When Branyan was sending moonshots out of Safeco Field, Morales was putting together his breakout season down in Anaheim. Morales mashed 34 home runs and put up an impressive slash line — .306/.355/.569 — with a  136 WRC+. He was on his way to another standout season at age 27 in 2010 with 11 home runs and a .290/.346/.487 slash line with a 128 WRC+ through 51 games. Unfortunately he broke his leg in a celebration (against the Mariners, interestingly enough) at the plate after hitting a walk-off home run at the end of May. It was gruesome, and he missed the rest of 2010 and the entire 2011 season.

Needless to say, he was a little rusty starting last year, but the rust was mainly reserved for his power stroke. After posting the .569 and .487 slugging percentages over 759 at bats in 2009 and 2010, he could only manage .388, .443, .451 and .397 through the first four months of the 2012 season with just 11 home runs. Luckily for us, Mariners fans (yes, we have something to be excited about!), he slugged a robust .570 and .506 with 11 home runs in August and September over 189 at bats.

Granted two months is a small sample size, but the reason we can read something into it as fans is because Morales has been a powerful bat before. A .500 slugging percentage is not outrageous for him, and if he does that it would be a godsend for the Mariners lineup. After all, the highest slugging percentage for the M’s last year with a full season  of plate appearances (Jaso, much to the chagrin of yours truly, only was able to compile 361 PA’s. SHAME on you Eric Wedge)? Michael Saunders at .432. I love Saunders, but he should not be the best hitter in a lineup.

Now for the traditional cold water that I like to throw on any positive Mariners happiness

Morales is a switch-hitter, which in theory is pretty cool. But a lot of switch-hitters actually are much better from one side of the plate, and Morales is no exception. In fact, his career splits are fairly drastic. Check it out:

vs. RHP as LH: 127 WRC+ .290/.345/.514

vs LHP as RH: 84 WRC+ .250/.286/.416

As a left-handed hitter, Morales is above-average and he has 30 home run pop. As a right-handed hitter, Morales has shown an offensive ability equivalent to that of…Brendan Ryan in 2011. Wait, seriously?!?!

Seriously. However, Morales has only compiled 392 plate appearances, which is not even a full season of work. So it is a small sample size and maybe he has more to offer as a right-handed hitter! Or, maybe he will continue to be equivalent to a light-hitting shorstop 😦 Luckily, the M’s should have no trouble platooning him with Montero and Smoak. Montero raked against lefties last year (132 WRC+) and Smoak was actually about league average against lefties (99 WRC+).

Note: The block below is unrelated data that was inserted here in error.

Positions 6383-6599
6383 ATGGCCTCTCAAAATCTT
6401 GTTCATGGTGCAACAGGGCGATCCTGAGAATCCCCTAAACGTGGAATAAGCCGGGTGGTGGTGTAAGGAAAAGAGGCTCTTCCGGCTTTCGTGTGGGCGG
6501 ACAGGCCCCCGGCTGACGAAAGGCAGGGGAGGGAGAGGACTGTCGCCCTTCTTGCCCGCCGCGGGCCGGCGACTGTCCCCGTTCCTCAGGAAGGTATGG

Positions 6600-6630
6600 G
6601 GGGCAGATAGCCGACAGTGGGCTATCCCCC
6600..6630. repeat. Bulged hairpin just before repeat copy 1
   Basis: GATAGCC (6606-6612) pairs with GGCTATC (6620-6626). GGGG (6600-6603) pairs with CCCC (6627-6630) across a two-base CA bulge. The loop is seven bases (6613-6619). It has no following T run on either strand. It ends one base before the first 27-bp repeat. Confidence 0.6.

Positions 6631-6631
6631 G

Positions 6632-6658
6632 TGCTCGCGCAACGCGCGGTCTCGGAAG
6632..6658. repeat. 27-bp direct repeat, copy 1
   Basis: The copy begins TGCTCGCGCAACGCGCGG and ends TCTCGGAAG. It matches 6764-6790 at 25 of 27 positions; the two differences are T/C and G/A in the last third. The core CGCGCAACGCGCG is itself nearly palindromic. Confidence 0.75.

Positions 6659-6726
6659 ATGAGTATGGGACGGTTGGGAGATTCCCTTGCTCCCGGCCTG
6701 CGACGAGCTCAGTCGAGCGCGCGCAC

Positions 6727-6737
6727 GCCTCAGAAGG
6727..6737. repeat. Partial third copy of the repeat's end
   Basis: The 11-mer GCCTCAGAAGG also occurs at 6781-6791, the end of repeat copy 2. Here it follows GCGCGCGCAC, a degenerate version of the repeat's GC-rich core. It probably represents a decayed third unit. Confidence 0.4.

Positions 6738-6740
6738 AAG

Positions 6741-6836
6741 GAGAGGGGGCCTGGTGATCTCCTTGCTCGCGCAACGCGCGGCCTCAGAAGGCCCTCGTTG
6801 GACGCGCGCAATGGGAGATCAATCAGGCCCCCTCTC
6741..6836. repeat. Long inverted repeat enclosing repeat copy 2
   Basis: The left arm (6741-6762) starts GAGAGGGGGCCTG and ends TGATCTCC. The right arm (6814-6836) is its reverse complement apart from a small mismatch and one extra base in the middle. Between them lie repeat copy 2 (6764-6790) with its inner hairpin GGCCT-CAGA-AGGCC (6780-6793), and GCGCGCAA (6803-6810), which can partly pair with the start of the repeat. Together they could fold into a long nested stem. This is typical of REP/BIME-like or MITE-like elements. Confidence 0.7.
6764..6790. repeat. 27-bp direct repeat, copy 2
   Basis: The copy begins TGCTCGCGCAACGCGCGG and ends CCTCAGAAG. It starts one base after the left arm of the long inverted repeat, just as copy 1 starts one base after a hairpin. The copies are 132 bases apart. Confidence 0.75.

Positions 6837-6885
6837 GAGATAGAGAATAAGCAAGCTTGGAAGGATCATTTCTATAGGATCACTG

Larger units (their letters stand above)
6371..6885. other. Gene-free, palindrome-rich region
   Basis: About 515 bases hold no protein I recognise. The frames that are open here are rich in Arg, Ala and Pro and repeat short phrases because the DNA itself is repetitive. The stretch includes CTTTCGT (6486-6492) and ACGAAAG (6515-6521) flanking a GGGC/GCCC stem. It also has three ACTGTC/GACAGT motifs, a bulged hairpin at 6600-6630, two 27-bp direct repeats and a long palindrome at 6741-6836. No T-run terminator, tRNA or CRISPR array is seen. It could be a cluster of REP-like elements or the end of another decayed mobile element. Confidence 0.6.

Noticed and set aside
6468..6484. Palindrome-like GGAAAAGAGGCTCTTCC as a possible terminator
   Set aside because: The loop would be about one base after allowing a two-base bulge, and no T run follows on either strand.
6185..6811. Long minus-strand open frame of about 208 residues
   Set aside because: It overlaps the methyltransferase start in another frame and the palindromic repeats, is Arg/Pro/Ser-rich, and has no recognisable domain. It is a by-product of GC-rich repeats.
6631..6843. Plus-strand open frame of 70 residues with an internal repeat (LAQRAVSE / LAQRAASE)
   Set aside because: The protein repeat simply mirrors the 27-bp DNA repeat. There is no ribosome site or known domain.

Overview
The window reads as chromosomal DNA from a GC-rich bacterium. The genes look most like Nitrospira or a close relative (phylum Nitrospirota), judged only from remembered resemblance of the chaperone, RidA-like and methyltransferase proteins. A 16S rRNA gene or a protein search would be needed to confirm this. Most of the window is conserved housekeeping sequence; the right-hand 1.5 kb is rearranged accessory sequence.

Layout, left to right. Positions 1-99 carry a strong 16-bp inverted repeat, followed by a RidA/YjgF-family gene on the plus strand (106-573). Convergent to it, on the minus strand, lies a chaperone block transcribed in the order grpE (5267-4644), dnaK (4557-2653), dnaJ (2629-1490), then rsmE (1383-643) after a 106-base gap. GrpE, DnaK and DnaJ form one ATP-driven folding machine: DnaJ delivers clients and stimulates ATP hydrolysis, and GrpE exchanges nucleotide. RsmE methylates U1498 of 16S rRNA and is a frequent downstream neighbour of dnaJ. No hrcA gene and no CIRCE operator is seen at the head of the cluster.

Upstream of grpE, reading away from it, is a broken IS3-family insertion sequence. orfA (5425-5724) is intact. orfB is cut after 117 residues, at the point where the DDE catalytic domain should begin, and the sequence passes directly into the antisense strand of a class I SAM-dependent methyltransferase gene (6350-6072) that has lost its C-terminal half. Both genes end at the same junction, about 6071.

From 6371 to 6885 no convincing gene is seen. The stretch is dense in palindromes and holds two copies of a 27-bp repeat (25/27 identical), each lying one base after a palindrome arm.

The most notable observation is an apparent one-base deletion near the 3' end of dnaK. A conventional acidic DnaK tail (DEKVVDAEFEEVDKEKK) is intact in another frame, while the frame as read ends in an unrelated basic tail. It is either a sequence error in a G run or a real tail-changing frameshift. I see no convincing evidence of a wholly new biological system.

Another issue with Morales is the fact that he is an atrocious baserunner. Morales cost the Angels about 2.5 runs last year on the bases, as well as 2.2, 14 and 2.7 in his ’08, ’09 and ’10 seasons. Yikes. That 14 number is probably an anomaly, but as you can see, he has been consistently bad on the bases throughout his career.


All in all, the trade makes sense for the Mariners. Vargas gave them everything he could, and with the fences moving in, Vargas may have found the confines of Safeco Field less comfy and he would not have been as effective (Vargas’s Home/Road splits in 2010 and 2012 are a clinic in the importance of park factors. In 2011, he was strangely better on the road, so we learn the importance of small sample sizes! Yay, we can learn even when we are not in school!!). Vargas moves to a very good pitchers park with Trout and Bourjos — possibly the two best defensive outfielders in the game — behind him, so I wish him the best of luck. He was a good Mariner, but not a Mariner you are particularly sad to lose, unfortunately.

As for Morales, he will hopefully provide a hitter that the Mariners desperately need in their lineup. He has hit for power at home and on the road throughout his career, and if the Mariners platoon him correctly, it will be a major upgrade for this lineup.

My post tomorrow will be about the implications this trade has for Justin Smoak. On Sunday, I will post about where the Mariners should look next for offseason upgrades. Where in the heck is this initiative for blogging coming from??

King Felix Decrees the Rays Shall Not Hit

Felix just threw a Perfect Game. I was there.

No, really, I was there! Here is a picture of the Safeco Field video screen and my ticket:

Do you believe me now? I bet some of you don’t believe me. Shame.

Seattle loves King Felix more than San Diego loves Ron Burgundy, and it’s not even close.

I love the Mariners about as much as one can love them (being a big fan results in health issues, such as depression and constant frustration. Distancing yourself from the Mariners is actually a healthy choice, but oh well, Sodo Mojo!). I am not going to say that I deserved to see this -because nobody deserves anything – but I am not not saying that either.